Melissa Eddy, New York Times, August 13, 2015
Even as Germany has been trying to accommodate a swelling stream of newcomers, the most anywhere in Europe, it is also experiencing a persistent pattern of violence against migrants, raising concerns about escalating far-right opposition.
Rights activists who monitor the treatment of refugees say while they are seeing an increase in hate crimes across Europe, particularly targeting Roma or asylum-seekers from Europe’s poorest countries, nowhere have they seen mass demonstrations or the kinds of arson attacks and other vandalism at housing for refugees like those in Germany.
In the first half of this year alone, more than 179,000 people applied for asylum in Germany, a country of about 80 million. That is an increase of 132 percent over the same period in 2014, with Syrians the largest group, the Federal Office for Migration and Refugees said.
During the same period, the Interior Ministry recorded 202 attacks on housing for asylum-seekers, including attempts to render shelters uninhabitable through arson, attacks with stones or other vandalism. In addition, a group called Courage Against the Right cites 48 attacks on individuals, based on local police records.
Some of the episodes, such as the arson attacks in the Bavarian town of Vorra and in the eastern town of Tröglitz, have received widespread attention. But there have been many others, including one in Lunzenau in Saxony on July 29, when vandals broke into and deliberately flooded an empty shelter for 50 asylum-seekers by opening the taps in the bathrooms.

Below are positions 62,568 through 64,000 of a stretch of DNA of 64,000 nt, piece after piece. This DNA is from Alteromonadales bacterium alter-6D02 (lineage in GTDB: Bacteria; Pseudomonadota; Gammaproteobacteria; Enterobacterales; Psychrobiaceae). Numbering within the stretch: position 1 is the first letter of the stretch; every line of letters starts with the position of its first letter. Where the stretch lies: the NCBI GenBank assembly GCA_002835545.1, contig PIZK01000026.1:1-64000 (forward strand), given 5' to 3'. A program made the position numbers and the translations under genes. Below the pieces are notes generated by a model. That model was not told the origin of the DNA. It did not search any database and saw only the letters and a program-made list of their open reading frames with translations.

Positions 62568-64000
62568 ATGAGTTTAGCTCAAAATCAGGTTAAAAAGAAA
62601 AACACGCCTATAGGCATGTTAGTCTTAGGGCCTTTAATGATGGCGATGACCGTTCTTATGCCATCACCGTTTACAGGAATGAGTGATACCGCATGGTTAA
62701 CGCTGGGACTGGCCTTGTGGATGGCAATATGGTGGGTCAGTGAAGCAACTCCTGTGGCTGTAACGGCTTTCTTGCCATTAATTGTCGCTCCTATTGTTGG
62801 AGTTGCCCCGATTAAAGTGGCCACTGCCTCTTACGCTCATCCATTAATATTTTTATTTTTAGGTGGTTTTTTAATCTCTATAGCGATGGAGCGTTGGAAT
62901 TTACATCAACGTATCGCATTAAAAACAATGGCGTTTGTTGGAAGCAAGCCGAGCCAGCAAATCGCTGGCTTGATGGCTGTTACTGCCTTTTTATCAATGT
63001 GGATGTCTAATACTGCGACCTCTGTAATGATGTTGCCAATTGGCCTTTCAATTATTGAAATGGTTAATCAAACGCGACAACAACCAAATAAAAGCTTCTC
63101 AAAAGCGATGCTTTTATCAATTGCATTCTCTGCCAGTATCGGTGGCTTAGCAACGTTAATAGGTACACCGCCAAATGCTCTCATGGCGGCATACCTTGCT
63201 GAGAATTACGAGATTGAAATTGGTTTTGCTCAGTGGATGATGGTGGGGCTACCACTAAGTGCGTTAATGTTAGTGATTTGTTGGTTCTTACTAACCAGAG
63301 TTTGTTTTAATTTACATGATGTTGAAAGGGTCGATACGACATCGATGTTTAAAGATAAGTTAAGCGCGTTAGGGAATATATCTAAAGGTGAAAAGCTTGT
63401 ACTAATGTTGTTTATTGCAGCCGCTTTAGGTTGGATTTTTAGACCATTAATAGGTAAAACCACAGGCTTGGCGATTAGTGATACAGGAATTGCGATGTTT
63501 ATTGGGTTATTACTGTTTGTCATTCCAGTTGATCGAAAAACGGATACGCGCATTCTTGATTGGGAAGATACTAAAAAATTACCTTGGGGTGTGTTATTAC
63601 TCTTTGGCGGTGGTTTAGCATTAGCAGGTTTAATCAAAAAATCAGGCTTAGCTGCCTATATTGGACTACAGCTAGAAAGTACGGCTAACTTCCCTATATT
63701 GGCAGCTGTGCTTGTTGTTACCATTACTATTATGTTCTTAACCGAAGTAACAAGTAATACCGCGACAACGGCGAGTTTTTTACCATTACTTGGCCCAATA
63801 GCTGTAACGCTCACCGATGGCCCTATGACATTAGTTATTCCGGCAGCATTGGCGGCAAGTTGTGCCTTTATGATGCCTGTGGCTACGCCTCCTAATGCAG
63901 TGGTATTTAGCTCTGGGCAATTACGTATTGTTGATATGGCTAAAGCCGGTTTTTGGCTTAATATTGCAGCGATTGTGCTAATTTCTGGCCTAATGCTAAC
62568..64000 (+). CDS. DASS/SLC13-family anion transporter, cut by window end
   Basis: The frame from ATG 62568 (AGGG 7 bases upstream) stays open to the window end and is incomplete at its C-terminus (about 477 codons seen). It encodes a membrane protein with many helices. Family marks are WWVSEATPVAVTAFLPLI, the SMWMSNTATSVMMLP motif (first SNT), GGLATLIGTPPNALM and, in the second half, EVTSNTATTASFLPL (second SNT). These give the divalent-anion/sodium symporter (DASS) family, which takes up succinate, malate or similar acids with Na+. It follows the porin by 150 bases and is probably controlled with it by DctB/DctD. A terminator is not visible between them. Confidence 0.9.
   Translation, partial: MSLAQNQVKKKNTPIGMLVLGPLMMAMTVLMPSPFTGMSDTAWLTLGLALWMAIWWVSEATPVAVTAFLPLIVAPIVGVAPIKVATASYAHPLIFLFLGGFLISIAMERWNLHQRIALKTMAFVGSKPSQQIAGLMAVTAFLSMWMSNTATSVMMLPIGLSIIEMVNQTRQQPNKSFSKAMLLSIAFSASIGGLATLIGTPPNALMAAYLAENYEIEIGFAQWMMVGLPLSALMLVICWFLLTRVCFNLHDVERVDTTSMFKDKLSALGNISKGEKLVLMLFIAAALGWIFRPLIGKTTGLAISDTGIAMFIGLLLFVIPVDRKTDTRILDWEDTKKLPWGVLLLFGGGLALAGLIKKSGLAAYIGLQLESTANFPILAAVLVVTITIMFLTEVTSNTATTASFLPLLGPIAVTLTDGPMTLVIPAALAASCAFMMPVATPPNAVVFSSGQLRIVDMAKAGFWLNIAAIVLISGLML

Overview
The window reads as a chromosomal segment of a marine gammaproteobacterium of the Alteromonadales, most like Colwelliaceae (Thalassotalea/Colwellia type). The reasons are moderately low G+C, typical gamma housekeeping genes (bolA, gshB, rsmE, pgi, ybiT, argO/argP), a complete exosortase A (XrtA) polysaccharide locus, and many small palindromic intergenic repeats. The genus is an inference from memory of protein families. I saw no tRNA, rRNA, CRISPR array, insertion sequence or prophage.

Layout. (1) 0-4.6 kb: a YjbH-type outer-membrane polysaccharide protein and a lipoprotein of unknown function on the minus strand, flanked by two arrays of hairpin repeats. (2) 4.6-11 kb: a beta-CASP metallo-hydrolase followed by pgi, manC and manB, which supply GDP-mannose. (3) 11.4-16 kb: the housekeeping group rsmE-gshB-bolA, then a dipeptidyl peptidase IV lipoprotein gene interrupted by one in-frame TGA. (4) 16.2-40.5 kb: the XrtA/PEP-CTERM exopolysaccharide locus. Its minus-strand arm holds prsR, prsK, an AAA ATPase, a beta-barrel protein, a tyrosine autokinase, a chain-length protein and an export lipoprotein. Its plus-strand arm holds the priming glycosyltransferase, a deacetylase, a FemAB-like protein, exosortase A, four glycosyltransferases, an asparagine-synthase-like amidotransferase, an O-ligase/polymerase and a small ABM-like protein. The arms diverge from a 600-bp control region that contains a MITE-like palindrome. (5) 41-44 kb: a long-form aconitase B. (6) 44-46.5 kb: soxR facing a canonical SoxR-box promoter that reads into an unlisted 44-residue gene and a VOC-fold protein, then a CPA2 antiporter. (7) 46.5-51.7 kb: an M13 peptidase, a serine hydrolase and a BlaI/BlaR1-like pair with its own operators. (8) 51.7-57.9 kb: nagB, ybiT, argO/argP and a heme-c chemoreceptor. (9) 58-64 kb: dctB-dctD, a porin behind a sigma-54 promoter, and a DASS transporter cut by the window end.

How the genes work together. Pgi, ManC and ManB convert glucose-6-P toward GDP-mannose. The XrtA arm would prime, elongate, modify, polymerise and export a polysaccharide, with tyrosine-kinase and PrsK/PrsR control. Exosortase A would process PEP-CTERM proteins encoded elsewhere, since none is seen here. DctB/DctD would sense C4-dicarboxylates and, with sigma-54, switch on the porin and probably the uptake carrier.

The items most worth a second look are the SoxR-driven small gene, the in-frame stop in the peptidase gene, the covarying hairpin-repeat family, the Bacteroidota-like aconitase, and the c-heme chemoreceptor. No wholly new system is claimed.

That same night, in nearby Dresden, a group of 50 people staged a demonstration against a tent city, hastily set up by the state to temporarily shelter hundreds of asylum-seekers. The Courage Against the Right group has counted 89 such demonstrations this year, many organized by local groups with names like Freital Defends Itself that have sprung up in cities and towns where empty office buildings and hotels have been converted into hostels for new arrivals.
But since a group called Pegida, the German acronym for Patriotic Europeans Against the Islamization of the West, grew from a cluster of friends into a movement, with organized demonstrations that attracted thousands to weekly marches through Dresden, German security officials have seen more attempts by neo-Nazis to use unease over the migrants to further incite hatred.
Weeks of protests outside the former Leonardo Hotel in Freital, which was converted to housing for asylum-seekers, finally ended last week when the police here in Freital banned another demonstration. Since then the situation has calmed, but red-and-white police tape still flutters across the street from the hostel, which houses people from Albania, Morocco and Syria.